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NHS boss says pressures are ‘serious worry’ and calls on ministers to act

The NHS is facing four big challenges, Chris Hopson, chief executive of NHS Providers, said (PA)
The NHS is facing four big challenges, Chris Hopson, chief executive of NHS Providers, said (PA)

A senior NHS leader has said current pressures on the health service are a “serious worry” as he called for ministers to act.

Chris Hopson, chief executive of NHS Providers, said the Government “doesn’t seem keen to talk about Covid” – something which he says is “vital”.

In a lengthy Twitter thread on Sunday, Mr Hopson outlined “four big inter-related challenges” facing the NHS – the ongoing impact of Covid, urgent and emergency care pressures, the backlogs and staff shortages.

Mr Hopson wrote: “Where’s NHS up to? Flat out, doing its best for patients, as ever. But struggling with covid and impact of long term fault lines. Concerning pressure, despite front line effort.”

He added that in an NHS Providers board meeting last week, health leaders “agreed this was the longest most sustained period of NHS pressure they had seen in their careers”.

“Incredibly grateful, yet again, for commitment of staff but… serious worry at the impact that current pressures are having on patients and frontline staff,” he tweeted.

It came after Mr Hopson told the Sunday Times that wearing face masks and social distancing should be encouraged as the NHS continues to struggle under Covid pressures.

He told the newspaper that no one is arguing for “draconian lockdown restrictions” but the country needs to “learn to live with this virus and continue protecting ourselves and others without restrictions on our freedoms”.

“There is concern across the NHS that the government doesn’t seem to want to talk about coronavirus anymore,” he added.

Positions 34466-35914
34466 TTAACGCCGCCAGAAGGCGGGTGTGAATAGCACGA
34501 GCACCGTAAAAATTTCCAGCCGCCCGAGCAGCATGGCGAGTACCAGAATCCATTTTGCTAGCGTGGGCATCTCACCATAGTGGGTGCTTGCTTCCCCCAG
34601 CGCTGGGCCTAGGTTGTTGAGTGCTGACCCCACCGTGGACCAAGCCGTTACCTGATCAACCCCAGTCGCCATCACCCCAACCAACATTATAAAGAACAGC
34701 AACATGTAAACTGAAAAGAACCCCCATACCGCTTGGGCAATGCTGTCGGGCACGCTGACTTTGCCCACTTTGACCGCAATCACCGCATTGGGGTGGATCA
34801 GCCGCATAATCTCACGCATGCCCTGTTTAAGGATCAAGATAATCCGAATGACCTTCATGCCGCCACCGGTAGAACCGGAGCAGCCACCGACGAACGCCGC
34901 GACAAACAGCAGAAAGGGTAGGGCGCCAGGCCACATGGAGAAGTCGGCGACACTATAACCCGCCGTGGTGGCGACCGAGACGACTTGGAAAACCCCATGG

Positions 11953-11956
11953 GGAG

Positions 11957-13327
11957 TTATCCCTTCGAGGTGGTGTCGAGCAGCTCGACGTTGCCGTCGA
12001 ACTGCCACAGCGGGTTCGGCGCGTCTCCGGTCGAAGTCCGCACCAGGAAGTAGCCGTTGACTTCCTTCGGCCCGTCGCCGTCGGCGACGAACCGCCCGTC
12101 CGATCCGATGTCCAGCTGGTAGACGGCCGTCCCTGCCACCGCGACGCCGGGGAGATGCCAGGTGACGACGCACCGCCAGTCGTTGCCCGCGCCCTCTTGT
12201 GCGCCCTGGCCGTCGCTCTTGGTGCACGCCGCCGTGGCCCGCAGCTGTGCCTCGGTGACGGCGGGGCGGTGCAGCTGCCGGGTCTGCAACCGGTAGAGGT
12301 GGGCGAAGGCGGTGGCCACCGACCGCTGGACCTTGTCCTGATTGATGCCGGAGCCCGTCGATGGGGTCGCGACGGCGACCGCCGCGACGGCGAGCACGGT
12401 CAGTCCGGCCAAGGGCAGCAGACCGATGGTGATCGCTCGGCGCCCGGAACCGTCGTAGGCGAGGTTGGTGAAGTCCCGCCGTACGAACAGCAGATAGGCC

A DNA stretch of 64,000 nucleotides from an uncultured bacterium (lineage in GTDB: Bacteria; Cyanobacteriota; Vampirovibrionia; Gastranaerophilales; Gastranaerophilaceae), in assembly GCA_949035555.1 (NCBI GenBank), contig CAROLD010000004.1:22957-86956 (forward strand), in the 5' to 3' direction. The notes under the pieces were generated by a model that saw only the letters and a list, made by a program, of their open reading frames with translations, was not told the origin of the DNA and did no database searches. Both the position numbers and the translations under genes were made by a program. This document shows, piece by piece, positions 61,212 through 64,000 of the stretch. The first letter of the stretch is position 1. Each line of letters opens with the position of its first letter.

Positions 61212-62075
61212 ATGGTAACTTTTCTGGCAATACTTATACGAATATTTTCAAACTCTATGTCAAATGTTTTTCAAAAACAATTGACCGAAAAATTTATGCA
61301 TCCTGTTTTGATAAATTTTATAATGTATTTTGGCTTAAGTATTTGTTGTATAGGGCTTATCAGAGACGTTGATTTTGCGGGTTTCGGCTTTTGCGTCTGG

“But we think we need a proper grown-up national debate about what living with Covid actually means.”

On Twitter, Mr Hopson elaborated on how the four big challenges “explain why the service is facing major difficulties as we come out of winter”.

The NHS leader wrote: “Much higher levels of covid prevalence than we were expecting, and anyone had predicted, at this point.

“15,000 patients with covid in English hospital beds on 14 April, compared to 8,210 six weeks earlier. Numbers growing, not falling as we had expected… Majority in hospital with, not because of, covid.”

Mr Hopson added that the vaccine programme meant serious illness and fatalities were lower but “operational consequences are same”.
He wrote: “Govt doesn’t seem keen to talk about covid. But vital it does. To explain current pressures on NHS. To explain current risks and what we can all do to mitigate them without returning to restrictions. And to enable NHS to plan properly for further waves we know will come.”

Mr Hospon also warned of “very pressured urgent and emergency care pathway,” including “Worryingly high levels of delays in answering 999 calls, conveying patients to hospital, ambulance handover delays outside hospitals, 12 hour waits in A&E and delays for urgent mental health care”.

Another challenge he outlined was the current care backlogs, saying the NHS are “working flat out” to get through them and that recent statistics show progress.

However, he added that current pressures “mean majority of trusts are finding it difficult to hit top speed on backlog recovery… As they wanted to, coming out of winter. ”

Finally, he said the workforce shortages are the “biggest challenge of all” with more than 100,000 vacancies on top of staff absences due to Covid.
Summing up, the NHS leader called “unwarranted criticism” of the NHS “a distraction” and that the health service needs more funding.

He wrote: “Current pressures have triggered usual suspects, stage right, suggesting NHS model broken / NHS badly led / NHS inefficient.

“Of course NHS can improve. Properly funded transformational change programme needed – digital, integrated care, 21st century personalised medicine…”

He added: “We need right funding, right size of workforce, right support for social care, right level of NHS capacity to meet growing demand and a funded change programme. To make existing model work. Calls for new model & unwarranted criticism of NHS leaders/efficiency a distraction.”

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